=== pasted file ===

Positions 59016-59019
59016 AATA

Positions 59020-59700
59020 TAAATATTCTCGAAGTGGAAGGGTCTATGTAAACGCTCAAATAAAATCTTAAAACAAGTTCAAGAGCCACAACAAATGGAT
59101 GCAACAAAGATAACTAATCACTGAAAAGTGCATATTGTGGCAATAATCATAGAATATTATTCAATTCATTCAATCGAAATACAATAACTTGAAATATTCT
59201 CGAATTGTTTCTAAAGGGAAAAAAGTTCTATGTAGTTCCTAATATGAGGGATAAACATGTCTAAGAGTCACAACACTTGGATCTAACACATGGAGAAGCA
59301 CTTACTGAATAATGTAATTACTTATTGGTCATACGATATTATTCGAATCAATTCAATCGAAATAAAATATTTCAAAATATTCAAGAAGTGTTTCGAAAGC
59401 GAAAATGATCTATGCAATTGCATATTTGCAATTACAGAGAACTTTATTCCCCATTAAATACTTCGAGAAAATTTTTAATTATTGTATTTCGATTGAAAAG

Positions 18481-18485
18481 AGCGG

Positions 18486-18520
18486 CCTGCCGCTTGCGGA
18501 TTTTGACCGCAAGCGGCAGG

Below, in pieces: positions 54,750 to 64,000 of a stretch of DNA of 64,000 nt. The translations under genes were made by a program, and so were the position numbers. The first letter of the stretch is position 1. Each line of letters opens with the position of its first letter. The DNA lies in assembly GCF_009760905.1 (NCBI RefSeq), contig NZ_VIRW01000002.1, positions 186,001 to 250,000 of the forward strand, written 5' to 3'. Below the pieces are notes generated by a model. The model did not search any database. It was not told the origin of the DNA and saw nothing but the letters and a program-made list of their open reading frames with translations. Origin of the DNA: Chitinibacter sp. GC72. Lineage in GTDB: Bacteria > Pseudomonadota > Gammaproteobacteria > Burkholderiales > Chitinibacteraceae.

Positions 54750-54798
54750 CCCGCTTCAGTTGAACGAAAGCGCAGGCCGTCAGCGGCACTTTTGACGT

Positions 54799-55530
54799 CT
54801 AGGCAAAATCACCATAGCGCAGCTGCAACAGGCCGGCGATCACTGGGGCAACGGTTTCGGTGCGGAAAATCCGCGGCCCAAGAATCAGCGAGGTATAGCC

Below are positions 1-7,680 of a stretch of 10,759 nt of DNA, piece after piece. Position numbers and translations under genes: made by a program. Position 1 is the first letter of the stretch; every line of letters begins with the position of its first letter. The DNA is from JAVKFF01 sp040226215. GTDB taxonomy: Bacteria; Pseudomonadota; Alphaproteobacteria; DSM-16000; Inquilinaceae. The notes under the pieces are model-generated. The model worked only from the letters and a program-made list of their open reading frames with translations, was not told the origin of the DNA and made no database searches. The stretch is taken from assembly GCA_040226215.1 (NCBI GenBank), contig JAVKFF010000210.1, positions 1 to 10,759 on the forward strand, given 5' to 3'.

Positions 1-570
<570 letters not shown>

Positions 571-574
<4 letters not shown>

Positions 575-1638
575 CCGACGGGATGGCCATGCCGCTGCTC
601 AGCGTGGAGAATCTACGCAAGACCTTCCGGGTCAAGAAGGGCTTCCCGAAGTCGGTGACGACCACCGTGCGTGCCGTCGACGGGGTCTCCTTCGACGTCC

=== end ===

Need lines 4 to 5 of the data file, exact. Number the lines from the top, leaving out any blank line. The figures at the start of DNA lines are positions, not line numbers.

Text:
59020 TAAATATTCTCGAAGTGGAAGGGTCTATGTAAACGCTCAAATAAAATCTTAAAACAAGTTCAAGAGCCACAACAAATGGAT
59101 GCAACAAAGATAACTAATCACTGAAAAGTGCATATTGTGGCAATAATCATAGAATATTATTCAATTCATTCAATCGAAATACAATAACTTGAAATATTCT